New Ama land study limits mobile homes
Published 12:00 am Wednesday, October 15, 2008
By ROBIN SHANNON
HAHNVILLE – A new zoning plan recently approved by the St. Charles Council will limit the amount of land space that can be used for placement of mobile homes in the Ama community.
The measure is the result of a 39-page land use study that was commissioned in late 2007 after residents of Ama complained that they were unaware that an RV park was being built in their community.
Planning Director Kim Marousek said that residents were also concerned that new subdivisions could allow mobile homes in the community.
“The study looks at what types of zoning would be appropriate for this community given their future vision,” Marousek said.
The top recommendations of the study, which was conducted by Urban Systems Inc. of New Orleans, include rezoning a large percentage of residential property from R1-AM, which allows for mobile homes, to R1-A, which calls for single-family homes and forbids the placement of new trailers. The R1-AM designation, which allows mobile homes on 5,000-square-foot lots, would remain in areas of Ama where mobile homes are more common. Zoning for OL (open land) which allows agriculture, site-built homes and mobile homes on larger lots, is also an option. The study concluded that there are roughly 100 trailers already situated in Ama.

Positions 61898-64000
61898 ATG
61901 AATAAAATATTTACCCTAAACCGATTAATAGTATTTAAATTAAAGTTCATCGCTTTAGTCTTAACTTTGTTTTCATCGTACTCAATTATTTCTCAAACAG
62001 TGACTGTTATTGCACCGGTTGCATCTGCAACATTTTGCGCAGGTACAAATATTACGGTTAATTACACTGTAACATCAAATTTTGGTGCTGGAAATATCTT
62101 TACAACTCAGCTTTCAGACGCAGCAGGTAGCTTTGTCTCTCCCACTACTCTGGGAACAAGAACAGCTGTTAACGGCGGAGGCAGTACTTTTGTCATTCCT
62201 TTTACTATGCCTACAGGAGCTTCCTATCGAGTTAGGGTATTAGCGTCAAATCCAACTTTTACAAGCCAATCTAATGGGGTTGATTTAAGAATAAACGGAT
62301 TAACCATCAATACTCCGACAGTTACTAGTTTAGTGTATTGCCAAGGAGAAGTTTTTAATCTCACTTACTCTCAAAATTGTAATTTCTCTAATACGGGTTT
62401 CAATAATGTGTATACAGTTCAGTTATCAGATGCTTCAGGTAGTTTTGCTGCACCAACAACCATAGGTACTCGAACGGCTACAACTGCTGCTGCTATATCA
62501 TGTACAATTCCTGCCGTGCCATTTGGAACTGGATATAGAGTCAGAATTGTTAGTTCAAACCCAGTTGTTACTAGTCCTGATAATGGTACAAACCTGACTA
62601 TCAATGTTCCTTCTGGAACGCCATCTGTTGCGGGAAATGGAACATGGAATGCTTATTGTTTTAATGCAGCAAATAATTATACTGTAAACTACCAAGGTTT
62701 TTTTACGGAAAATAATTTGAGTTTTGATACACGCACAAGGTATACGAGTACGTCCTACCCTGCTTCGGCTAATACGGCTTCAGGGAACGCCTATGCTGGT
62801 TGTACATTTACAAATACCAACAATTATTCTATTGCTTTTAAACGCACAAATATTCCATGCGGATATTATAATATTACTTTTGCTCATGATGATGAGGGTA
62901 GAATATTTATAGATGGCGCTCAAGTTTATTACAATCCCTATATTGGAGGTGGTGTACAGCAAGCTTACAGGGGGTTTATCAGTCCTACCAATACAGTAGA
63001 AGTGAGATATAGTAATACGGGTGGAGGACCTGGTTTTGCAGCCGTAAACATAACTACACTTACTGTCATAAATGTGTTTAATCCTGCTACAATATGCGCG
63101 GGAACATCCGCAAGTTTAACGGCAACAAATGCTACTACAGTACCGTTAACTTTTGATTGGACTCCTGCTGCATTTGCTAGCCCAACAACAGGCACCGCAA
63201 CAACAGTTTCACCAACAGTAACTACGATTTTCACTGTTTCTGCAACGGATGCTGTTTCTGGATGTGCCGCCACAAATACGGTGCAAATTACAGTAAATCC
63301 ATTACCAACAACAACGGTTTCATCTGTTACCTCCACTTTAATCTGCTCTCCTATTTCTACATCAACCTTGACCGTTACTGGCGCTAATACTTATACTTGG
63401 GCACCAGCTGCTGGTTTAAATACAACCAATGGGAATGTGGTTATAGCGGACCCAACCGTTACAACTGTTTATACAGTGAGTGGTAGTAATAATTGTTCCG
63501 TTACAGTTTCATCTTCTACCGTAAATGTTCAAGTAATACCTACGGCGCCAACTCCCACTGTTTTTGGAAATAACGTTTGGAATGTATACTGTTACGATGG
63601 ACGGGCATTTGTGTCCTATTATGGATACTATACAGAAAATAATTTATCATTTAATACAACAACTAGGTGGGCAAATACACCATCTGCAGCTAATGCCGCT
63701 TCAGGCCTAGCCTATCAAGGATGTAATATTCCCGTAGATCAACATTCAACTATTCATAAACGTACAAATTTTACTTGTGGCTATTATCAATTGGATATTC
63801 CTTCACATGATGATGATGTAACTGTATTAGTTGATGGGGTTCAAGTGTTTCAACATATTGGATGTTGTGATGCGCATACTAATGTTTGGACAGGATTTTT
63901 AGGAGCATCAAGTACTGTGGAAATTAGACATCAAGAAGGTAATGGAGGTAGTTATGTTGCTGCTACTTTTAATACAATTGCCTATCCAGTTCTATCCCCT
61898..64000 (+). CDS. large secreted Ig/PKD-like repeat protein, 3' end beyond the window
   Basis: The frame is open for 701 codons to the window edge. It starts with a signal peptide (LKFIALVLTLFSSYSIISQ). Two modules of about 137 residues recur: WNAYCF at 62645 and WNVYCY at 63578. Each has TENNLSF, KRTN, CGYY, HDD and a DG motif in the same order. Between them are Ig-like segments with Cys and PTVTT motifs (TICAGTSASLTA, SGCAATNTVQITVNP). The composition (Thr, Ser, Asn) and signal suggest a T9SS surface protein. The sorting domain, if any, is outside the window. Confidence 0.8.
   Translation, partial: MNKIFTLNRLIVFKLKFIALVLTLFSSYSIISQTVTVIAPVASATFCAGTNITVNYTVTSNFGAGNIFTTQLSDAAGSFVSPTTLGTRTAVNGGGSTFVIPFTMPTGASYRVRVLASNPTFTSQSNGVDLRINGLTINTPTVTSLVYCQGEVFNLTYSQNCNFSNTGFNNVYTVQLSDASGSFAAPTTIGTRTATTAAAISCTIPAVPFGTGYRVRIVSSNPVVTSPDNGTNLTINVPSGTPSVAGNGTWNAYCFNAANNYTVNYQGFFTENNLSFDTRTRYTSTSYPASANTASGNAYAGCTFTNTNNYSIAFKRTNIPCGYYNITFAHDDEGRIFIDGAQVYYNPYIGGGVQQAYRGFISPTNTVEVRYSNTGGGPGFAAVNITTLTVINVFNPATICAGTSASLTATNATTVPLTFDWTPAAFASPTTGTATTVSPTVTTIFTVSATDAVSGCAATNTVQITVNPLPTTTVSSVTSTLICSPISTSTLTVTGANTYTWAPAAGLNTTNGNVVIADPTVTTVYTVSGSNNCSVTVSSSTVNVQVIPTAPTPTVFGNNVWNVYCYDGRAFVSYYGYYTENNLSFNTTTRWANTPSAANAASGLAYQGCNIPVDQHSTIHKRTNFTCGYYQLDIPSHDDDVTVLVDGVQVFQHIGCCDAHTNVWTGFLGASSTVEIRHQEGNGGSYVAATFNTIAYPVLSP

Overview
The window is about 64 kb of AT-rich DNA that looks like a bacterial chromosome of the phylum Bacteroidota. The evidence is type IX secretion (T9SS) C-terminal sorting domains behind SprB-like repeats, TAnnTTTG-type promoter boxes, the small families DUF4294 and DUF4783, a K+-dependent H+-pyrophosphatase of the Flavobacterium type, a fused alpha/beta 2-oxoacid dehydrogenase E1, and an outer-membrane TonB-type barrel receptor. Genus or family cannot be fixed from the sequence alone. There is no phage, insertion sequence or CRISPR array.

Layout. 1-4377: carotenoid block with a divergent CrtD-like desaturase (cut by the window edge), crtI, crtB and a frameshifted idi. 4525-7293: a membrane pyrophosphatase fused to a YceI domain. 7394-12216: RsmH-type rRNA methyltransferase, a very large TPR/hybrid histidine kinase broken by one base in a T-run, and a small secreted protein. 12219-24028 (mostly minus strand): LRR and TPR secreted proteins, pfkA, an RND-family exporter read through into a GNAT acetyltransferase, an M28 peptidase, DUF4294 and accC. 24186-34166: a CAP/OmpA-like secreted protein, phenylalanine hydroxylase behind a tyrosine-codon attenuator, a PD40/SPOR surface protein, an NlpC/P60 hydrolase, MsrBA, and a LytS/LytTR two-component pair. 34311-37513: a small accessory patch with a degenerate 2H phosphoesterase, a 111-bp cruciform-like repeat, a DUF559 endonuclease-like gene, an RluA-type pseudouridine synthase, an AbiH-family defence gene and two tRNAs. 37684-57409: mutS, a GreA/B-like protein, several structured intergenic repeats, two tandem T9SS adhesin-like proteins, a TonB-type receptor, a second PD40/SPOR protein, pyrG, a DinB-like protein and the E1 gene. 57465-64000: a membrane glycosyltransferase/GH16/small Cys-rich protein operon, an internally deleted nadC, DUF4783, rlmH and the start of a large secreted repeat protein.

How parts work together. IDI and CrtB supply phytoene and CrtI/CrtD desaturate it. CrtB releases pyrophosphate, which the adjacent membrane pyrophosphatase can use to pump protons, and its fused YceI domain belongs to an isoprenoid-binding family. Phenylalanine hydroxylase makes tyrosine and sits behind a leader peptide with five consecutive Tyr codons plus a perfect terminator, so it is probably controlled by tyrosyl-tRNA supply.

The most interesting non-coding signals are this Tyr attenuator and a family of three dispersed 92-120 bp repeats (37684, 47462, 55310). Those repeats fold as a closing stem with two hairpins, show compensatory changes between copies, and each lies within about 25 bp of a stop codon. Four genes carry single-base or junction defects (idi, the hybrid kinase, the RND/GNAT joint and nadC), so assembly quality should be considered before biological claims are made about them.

The land use study was completed in May of 2008 and was the subject of a June town hall meeting where residents expressed their thoughts on changes and revisions. The St. Charles Planning and Zoning Committee approved the revised study before it garnered the support of the parish council.
The study also recommended looking into the development of more affordable housing that is not the small lot “cookie cutter” subdivisions that deteriorate quickly. The study said residents were concerned by the limited number of homes available for their children.
On the commercial end, the study concluded that commercial property zoned for office space be rezoned to allow for more neighborhood retail establishments, such as grocery stores and small markets, and recommended tax incentives to encourage development. The study said that the majority of Ama’s 1,285 residents must travel to Boutte or Luling for goods and services.
The study said that Ama’s population has the potential to grow to as much as 5,200, but the area would be hindered by the lack of direct access to US 90 because of wetland issues, and the presence of two railroad lines between the parallel corridors of US 90 and River Road, the major artery that services Ama. The study calls for an in depth traffic analysis of the area. It also said that if landowners allowed for new development, improvements to wastewater treatment facilities and other utilities would be necessary.
Other notable recommendations include the quick completion of a bicycle/pedestrian path atop the Mississippi River levee; improvements and additions to existing recreational facilities near the ADM grain elevator, such as lighting for nighttime use; and more emphasis on code enforcement regarding blighted property and junk in residential areas.